In operation, ambient gas 34 passes through convection barrier 27 through a hole 35 in metal frame 26 and gasket 25 to sensing electrode 13 after passing through porous membrane 24. Sensing electrode 13 is at a predetermined potential, such as in the range from -700 mv to +500 mv, with respect to reference electrode 11. For sensing hydrazine, it is desirable to have sensing electrode 13 at -100 mv±5 mv. An electrochemical reaction involving specific gas constituents of ambient gas 34 occurs at sensing electrode 13. The reaction causes an electric current on lead 32 which is detected by indicator circuit 36.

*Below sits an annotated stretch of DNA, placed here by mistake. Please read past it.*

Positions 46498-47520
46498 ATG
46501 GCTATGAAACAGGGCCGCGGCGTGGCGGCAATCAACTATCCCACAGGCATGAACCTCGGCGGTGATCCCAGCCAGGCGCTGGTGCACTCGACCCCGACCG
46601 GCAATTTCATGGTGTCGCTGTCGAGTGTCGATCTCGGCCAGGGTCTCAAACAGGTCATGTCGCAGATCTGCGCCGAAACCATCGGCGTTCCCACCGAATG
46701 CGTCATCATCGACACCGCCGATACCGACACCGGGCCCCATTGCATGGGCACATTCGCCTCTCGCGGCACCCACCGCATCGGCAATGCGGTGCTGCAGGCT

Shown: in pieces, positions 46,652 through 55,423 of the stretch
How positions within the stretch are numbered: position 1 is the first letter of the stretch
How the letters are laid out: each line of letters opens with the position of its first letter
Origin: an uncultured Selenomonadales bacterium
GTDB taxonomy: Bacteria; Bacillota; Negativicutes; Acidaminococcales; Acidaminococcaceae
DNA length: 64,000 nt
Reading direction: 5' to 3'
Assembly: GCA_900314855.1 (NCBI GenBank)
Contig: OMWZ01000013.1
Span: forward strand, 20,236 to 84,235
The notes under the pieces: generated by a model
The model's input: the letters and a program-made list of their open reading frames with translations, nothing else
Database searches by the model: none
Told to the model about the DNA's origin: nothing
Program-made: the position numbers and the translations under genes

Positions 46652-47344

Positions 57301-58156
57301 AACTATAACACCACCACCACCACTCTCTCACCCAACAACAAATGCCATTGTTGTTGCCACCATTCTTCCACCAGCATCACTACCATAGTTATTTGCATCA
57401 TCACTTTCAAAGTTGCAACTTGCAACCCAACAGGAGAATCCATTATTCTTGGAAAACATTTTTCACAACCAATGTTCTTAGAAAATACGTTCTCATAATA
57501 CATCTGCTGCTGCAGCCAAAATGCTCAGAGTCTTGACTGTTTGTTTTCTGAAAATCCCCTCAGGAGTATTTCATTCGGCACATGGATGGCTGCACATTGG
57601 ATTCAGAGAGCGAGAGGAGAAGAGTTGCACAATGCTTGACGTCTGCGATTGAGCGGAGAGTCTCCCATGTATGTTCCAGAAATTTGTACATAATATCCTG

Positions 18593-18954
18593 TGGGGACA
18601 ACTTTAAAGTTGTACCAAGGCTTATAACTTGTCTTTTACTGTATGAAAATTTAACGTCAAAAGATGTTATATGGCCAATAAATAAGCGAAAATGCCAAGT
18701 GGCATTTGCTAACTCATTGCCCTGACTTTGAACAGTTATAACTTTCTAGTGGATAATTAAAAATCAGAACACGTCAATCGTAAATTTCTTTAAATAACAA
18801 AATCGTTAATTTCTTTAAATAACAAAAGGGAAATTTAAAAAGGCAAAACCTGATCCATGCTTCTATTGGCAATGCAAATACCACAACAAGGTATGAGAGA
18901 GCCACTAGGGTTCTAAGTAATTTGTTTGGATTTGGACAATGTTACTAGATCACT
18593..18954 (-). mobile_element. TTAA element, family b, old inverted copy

FIG. 2 is a graph showing the output current from sensing electrode 13 on lead 32 as a function of time before and after electrochemical gas sensor 10 is exposed to low levels of the hydrazines. In FIG. 2 the ordinant represents current in microamperes and the abscissa represents time in minutes. Curve 37 shows the response of electrochemical gas sensor 10 to ambient gas 34 having two parts per million of hydrazine (NH2 NH2). Curve portion 38 of curve 37 represents when no hydrazine was present in ambient gas 34. At point 39 corresponding to about 0 minutes hydrazine gas was introduced into ambient gas 34 at a concentration of approximately two parts per million. At point 40 on curve 37 hydrazine was removed from ambient gas 34, which corresponds to about 5 minutes. As shown in FIG. 2, curve 37 rises to a value of 77 microamps in 3 minutes.